Once the Scheduled action has been set, add a Flows action type. Since we waited to start the Process Builder until we activated the flow, you’ll be able to find it in the Flow dropdown. Also, do not move too fast. I often save before the Set Flow Variable is displayed, and then I have to edit it a second time or get weird behavior in my testing. Make sure to set the RecordId variable type to “Field Reference.”


Save this item and activate the flow.

Some considerations:
We can’t leave fields we do not want users to know about or interact with on the page, and we should make sure we test. Note that because we added so many waits to this process, it will take 5-10 minutes to actually get the person added or removed from all the queues. This can be annoying to a call center manager because they may have made a mistake and may go in and try to correct the error quickly. So, we are going to make it error-proof to ensure a good end user experience.

Let’s go back to the Team Management record. We’re going to update this page to remove the hidden fields. In classic Salesforce, you can take them off the page layout or you can make an Admin Layout. Both of those options forget the power of Lightning. From the Team Management record, go to setup and click Edit Page in the upper right corner.

First, click into the Details section of the page layout; let’s convert this to a Dynamic Form. This will allow us to take the hidden fields that contain “Current” in the name and put them in their own Field section. In that Field section, you can set the visibility to only be visible to people on the System Admin profile.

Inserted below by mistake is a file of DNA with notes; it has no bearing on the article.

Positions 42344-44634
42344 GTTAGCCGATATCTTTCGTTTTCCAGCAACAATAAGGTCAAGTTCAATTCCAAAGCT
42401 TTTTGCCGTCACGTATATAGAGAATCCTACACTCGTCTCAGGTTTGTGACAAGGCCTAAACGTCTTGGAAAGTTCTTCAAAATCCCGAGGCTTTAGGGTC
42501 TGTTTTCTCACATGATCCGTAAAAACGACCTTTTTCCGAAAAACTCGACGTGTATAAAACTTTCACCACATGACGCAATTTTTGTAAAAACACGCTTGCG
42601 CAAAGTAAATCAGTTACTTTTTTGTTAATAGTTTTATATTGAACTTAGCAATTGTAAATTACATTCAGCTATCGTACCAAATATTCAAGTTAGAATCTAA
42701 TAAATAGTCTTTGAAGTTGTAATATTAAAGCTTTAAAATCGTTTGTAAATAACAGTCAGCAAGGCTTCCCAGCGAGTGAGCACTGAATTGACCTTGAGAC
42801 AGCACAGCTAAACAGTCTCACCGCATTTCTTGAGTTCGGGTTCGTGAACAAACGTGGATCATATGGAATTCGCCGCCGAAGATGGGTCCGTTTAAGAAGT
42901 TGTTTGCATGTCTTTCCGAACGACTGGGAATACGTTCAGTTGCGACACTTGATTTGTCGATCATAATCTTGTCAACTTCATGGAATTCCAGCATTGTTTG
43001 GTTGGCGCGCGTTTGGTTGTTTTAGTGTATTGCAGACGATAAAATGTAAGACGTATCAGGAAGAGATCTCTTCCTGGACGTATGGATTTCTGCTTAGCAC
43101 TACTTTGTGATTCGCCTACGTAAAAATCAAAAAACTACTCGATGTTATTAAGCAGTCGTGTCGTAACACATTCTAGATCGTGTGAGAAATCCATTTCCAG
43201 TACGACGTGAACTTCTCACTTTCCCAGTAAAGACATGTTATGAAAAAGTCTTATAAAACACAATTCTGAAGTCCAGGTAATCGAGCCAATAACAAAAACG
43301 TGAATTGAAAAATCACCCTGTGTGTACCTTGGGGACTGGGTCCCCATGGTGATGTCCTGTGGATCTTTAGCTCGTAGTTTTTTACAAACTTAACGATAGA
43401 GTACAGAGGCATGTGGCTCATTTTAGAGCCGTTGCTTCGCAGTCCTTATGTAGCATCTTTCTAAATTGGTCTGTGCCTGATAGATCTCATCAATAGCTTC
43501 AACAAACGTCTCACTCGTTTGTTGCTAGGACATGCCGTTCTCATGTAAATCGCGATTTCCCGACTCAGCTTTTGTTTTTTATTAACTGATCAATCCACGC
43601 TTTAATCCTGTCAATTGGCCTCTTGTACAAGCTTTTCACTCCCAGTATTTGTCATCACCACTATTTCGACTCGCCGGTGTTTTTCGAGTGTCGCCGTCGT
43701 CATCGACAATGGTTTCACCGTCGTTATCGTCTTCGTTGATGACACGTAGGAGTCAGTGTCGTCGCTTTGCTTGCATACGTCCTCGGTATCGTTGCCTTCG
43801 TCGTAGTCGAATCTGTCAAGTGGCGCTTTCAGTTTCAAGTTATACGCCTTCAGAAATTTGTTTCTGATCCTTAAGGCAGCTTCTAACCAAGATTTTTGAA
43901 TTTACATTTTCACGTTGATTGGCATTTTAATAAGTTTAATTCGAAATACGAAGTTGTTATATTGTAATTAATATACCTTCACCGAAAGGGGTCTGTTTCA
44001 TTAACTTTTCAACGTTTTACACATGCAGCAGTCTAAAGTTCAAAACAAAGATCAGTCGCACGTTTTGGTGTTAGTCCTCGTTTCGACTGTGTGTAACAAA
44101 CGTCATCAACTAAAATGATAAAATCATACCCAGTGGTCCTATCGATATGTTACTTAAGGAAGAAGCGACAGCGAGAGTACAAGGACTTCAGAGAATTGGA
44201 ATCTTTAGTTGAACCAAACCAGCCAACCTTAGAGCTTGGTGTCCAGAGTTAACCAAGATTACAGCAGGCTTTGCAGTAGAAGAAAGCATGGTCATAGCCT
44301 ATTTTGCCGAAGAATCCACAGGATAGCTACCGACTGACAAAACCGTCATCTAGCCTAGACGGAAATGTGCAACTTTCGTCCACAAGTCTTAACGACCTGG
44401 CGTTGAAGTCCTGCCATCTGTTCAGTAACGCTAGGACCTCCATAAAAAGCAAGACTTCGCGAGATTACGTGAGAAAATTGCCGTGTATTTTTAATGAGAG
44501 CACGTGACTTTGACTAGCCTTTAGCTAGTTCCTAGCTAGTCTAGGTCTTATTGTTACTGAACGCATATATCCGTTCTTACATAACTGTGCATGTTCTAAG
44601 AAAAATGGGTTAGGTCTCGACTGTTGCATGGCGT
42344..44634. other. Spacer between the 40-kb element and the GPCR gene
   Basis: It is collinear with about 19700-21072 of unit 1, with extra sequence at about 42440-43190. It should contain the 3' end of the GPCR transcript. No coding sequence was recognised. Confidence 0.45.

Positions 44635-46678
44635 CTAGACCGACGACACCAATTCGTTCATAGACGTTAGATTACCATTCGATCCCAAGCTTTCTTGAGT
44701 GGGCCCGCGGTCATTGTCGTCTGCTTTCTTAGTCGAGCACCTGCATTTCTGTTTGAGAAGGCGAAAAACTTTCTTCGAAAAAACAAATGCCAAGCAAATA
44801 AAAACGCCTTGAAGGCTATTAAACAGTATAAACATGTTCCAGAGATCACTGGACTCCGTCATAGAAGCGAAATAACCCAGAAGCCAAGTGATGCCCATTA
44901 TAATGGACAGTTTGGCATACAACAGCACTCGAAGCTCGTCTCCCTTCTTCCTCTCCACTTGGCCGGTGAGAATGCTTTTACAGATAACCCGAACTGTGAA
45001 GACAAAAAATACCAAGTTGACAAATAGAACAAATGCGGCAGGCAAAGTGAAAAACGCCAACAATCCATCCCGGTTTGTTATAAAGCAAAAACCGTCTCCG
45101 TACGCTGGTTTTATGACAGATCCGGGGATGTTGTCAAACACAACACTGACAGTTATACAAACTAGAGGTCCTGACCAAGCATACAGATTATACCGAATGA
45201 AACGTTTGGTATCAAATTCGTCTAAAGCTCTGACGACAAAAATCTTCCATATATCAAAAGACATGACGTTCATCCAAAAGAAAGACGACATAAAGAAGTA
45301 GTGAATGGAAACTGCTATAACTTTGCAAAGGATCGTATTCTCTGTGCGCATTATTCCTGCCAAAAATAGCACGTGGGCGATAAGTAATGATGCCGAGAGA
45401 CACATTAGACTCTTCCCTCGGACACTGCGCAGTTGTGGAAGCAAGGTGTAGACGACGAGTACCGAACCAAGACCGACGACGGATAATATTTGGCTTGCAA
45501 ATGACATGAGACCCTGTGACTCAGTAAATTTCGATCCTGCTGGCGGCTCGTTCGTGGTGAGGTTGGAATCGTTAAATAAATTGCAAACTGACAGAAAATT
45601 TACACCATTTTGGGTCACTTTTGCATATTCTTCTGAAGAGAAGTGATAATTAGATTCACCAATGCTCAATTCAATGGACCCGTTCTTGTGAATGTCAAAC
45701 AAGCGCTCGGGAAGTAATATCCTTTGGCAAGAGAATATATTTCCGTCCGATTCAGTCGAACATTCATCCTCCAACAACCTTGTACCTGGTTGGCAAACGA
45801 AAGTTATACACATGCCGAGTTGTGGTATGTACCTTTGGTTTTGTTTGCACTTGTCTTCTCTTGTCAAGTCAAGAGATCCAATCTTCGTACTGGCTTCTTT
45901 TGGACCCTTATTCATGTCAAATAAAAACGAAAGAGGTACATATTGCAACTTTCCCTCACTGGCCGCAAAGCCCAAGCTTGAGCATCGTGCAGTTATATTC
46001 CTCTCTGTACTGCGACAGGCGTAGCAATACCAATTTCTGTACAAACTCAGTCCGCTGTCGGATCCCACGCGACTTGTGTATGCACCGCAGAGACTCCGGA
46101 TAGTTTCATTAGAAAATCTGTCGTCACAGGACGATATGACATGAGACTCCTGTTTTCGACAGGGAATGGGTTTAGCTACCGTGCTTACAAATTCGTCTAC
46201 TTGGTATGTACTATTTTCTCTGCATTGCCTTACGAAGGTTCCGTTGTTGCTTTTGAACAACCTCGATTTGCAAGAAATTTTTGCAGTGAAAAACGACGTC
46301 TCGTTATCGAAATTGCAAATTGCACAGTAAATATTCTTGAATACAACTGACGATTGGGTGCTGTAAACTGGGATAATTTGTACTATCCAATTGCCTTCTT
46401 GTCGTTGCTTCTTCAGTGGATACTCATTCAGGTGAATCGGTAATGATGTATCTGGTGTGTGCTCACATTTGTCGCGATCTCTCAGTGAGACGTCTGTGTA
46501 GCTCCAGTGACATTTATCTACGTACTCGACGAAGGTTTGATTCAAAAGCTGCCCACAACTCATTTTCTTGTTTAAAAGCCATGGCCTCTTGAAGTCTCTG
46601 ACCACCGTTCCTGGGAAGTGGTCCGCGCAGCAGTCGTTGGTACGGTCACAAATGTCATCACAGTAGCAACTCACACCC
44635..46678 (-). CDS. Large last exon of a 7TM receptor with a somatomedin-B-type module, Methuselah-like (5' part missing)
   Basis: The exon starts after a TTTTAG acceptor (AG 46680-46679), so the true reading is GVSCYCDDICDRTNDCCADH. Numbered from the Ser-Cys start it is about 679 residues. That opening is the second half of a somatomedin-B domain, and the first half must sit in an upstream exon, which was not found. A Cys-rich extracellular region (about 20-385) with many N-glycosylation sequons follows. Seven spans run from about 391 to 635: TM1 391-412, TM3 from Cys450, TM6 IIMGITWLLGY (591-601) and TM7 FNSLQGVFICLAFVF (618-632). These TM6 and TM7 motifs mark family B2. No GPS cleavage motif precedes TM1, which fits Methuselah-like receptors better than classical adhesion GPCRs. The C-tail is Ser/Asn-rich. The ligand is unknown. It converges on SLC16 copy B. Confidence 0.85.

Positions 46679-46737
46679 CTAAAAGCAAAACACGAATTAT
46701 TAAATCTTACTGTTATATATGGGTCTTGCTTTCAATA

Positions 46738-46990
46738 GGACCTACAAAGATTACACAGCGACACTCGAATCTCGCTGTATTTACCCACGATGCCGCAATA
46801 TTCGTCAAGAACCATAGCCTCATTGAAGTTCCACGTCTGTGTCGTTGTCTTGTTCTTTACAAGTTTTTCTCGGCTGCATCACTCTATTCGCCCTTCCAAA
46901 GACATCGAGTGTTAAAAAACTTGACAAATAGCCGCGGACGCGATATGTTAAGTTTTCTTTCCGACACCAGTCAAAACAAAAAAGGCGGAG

While we are looking at section visibility, I would make the Details section only visible when “Process Equal false.” This will take away all fields while the Flow process is running.


Now, I love adding a Rich Text section to make sure that we tell our users why we don’t want them to work with these records while the flows are running, and that when the message goes away they will be able to continue editing. For fun and whimsy, I would add some emojis or other images.


Save and activate this Lightning page for the Org, App, or Profiles. I prefer to activate by App so we don’t have a lot of conflict or people getting pages we don’t intend on other apps.

If you go back to the record page, you can update the Team Member record and check the Process checkbox.


Once you save, you’ll notice your page goes to an “UNDER Construction!” page that we made.

Business results:

I have built this process, or something similar, at a few companies. As admins, our primary goal should be to democratize the system but keep the security and access to setup limited. We were able to dramatically reduce requests to the admins of the system and improve the end-user experience. Once agents were in training, their managers were able to add them to queues to start taking cases, chat, decline orders, and more. This brought value to those teams by not having capable agents waiting on an admin to update their access to the system.

We are now able to manage queue membership declaratively — and we don’t need an admin to do it!

Do try this at home

This example was real and it’s very simple. But the principle behind it could be applied in all sorts of ways. Let your imagination run wild! Here are a couple of examples to get your creative juices flowing:

  • Give people access to new permission sets that you allow your end-users to assign (not all that exist in Salesforce)
  • Add to a public group that affects sharing, list views, etc.
  • Update a user’s role and profile if you have people moving between different departments often

Let us know what you think about this solution and tell us how you want to use it with #AwesomeAdmin & #HowISolvedThis on Twitter.

Resources

Jen Lee’s Blog
Automation Champion Blog